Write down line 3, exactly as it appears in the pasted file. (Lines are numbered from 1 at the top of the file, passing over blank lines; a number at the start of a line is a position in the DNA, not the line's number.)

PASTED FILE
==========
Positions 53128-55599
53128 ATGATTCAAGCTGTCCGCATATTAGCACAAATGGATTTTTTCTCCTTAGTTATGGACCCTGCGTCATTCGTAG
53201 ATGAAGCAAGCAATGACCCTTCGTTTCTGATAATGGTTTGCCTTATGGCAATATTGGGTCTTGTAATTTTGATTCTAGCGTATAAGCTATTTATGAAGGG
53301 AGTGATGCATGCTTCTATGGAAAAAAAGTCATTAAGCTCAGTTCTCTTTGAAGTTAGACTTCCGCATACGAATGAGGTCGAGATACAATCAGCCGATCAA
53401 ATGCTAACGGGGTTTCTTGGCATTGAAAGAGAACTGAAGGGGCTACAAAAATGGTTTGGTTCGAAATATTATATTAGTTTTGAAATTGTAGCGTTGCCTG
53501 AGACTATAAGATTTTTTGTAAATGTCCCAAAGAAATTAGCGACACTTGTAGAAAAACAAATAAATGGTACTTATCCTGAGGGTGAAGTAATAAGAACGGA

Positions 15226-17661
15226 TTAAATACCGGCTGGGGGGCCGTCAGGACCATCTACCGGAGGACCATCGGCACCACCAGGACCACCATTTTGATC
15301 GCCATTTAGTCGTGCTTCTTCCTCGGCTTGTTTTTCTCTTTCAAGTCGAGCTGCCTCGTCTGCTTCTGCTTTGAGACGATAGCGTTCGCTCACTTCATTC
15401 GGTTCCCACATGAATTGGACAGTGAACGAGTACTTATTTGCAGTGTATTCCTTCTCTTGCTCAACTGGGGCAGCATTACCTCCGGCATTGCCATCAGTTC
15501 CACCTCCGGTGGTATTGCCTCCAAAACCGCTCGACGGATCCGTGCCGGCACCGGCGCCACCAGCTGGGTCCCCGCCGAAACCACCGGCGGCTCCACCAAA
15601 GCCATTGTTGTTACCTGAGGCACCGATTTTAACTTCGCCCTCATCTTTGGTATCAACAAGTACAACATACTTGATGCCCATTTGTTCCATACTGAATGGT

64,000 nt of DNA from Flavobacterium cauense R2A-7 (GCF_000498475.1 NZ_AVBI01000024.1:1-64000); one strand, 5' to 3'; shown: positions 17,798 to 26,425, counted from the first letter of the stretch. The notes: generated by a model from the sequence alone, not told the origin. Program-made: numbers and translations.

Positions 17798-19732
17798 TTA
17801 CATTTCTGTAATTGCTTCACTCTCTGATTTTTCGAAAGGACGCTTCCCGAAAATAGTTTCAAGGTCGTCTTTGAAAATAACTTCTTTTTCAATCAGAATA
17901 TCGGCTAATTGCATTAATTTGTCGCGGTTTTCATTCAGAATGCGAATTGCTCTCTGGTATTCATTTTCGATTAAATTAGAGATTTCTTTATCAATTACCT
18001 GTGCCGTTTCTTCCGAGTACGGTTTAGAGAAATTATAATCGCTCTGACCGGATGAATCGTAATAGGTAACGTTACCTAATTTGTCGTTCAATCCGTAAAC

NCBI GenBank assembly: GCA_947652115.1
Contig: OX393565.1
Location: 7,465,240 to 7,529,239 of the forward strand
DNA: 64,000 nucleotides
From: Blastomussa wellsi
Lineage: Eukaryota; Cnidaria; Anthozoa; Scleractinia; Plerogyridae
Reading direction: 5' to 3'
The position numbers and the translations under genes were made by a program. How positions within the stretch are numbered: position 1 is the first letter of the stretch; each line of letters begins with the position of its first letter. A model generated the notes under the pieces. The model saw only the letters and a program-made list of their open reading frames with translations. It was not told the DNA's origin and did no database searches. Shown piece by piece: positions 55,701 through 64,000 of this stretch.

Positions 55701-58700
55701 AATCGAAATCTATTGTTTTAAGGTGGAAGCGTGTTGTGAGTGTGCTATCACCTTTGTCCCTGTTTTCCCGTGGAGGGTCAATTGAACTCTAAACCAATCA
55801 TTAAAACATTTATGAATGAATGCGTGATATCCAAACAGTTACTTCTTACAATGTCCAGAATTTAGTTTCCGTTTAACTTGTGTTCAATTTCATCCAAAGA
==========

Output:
53201 ATGAAGCAAGCAATGACCCTTCGTTTCTGATAATGGTTTGCCTTATGGCAATATTGGGTCTTGTAATTTTGATTCTAGCGTATAAGCTATTTATGAAGGG